One in four financial advisors expect clients to increase charitable giving to offset anticipated tax hikes, but only 52% of advisors proactively offer charitable planning advice to their clients, according to a survey released Wednesday by the Fidelity Charitable Gift Fund.
The 2010 Fidelity Charitable Gift Fund “Advice & Giving” online survey, which was conducted between May 21 and 26 with 503 financial advisors, found that 87% of financial advisors expect income taxes to increase for most of their clients in the next 12 to 18 months and 26% anticipate that clients will increase charitable giving as a result. In addition, 48% of advisors expect their clients to maintain their level of giving despite market uncertainty. Yet only 52% of financial advisors proactively offer charitable planning advice even though 63% believe clients would be interested in it.
The survey found that 44% of advisors do not proactively offer charitable planning advice because they see philanthropy as a client’s personal decision. Other reasons they are not proactive around charitable giving, include: clients have not requested help in the area (52%) and they do not feel qualified or knowledgeable enough on the topic (31%).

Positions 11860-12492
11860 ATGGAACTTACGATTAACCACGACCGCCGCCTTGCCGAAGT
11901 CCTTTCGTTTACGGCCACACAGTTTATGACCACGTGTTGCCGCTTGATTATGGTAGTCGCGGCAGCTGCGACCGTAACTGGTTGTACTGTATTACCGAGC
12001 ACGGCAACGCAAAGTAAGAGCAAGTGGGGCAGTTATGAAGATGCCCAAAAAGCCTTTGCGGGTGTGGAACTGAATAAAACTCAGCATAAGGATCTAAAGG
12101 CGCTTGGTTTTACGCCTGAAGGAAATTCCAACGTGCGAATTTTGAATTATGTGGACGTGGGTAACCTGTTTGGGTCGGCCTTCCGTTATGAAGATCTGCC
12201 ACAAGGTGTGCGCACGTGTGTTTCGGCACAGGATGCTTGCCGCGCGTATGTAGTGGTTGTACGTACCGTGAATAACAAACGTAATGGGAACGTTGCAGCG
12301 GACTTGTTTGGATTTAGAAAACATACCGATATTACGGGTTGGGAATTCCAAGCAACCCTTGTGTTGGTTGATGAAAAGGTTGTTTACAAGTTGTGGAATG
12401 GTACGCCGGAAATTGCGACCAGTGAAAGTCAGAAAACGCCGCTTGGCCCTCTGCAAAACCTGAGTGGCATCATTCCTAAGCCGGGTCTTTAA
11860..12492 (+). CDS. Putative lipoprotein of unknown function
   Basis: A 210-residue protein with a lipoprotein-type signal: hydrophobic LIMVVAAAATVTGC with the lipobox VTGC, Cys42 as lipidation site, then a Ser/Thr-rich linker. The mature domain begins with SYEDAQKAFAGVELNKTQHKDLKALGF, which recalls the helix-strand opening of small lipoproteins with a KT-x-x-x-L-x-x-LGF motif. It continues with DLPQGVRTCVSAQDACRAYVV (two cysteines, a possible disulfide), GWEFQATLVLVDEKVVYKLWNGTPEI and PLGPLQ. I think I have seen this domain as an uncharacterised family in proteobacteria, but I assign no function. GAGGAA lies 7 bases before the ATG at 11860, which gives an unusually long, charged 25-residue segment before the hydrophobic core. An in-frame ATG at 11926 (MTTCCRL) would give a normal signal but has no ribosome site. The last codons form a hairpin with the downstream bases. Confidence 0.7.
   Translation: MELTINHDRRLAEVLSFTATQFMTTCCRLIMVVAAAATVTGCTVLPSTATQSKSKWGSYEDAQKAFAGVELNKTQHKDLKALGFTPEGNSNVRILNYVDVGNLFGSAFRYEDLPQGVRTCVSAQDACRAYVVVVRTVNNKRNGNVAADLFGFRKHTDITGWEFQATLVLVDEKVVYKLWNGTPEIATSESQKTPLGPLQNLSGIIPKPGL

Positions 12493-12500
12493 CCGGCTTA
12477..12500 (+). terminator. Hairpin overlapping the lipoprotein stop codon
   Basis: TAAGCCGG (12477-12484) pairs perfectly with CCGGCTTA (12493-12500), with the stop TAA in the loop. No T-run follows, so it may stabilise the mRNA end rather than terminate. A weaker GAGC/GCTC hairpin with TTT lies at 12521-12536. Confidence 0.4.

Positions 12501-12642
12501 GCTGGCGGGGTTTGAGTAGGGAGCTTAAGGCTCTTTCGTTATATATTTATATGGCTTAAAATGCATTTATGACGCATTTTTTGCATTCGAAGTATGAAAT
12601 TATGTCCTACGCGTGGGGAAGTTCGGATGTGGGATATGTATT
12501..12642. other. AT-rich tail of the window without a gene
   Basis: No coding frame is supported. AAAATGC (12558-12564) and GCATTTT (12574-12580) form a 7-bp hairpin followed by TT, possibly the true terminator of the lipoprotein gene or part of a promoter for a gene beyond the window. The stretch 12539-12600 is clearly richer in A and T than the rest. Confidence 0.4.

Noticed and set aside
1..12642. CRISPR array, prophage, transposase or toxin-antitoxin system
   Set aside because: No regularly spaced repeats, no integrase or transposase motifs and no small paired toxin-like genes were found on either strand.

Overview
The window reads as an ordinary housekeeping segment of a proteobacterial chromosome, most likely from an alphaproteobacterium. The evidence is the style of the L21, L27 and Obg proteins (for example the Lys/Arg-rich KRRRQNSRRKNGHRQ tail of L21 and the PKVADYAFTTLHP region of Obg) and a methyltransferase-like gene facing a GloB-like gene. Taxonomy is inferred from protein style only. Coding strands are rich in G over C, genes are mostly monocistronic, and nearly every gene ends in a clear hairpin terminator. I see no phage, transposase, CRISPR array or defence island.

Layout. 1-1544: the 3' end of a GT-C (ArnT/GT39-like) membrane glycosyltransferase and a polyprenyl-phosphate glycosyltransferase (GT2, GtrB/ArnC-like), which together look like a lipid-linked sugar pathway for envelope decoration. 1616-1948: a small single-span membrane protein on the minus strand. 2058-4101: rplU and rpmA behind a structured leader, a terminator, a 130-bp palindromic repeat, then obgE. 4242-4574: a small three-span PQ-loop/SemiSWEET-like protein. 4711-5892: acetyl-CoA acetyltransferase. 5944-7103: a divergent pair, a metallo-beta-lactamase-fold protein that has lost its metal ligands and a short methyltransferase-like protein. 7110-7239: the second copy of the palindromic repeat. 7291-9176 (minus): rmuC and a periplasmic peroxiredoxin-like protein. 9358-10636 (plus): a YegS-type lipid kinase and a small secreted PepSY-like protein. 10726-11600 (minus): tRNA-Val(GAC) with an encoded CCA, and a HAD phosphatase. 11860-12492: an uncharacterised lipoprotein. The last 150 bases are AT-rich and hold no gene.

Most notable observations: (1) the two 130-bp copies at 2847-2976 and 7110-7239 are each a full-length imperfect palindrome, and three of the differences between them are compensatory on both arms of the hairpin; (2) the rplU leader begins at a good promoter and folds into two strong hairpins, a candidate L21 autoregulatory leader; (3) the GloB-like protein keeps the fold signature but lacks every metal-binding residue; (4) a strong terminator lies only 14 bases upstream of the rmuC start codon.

“Today, more than ever, high-net-worth investors are looking to their advisors for comprehensive financial planning advice and tax strategies,” Sarah C. Libbey, president, Fidelity Charitable Gift Fund, said in a press release. “By integrating charitable planning within a wealth management offering, advisors have the potential to deepen existing client relationships, and open up multi-generational planning opportunities.”
Of those advisors who incorporate charitable giving advice into their planning practice, 65% say it is an important aspect of their client relationships. Eighty percent of advisors say the No. 1 benefit of offering advice on charitable planning to their clients is that it’s a relationship builder, while 72% say it positions them as a broad financial expert, 61% say it keeps assets under the advisor’s management and 56% say it leads to a multi-generational relationship.
Thirty nine percent of advisors expect clients to increase their use of donor-advised funds over the next five years, while 20% expect clients to increase their use of private foundations. The simplification of the charitable giving process was the No. 1 reason why advisors thought donor-advised funds’ usage would increase, followed by ease of administration (74%) and favorable tax treatment (58%).
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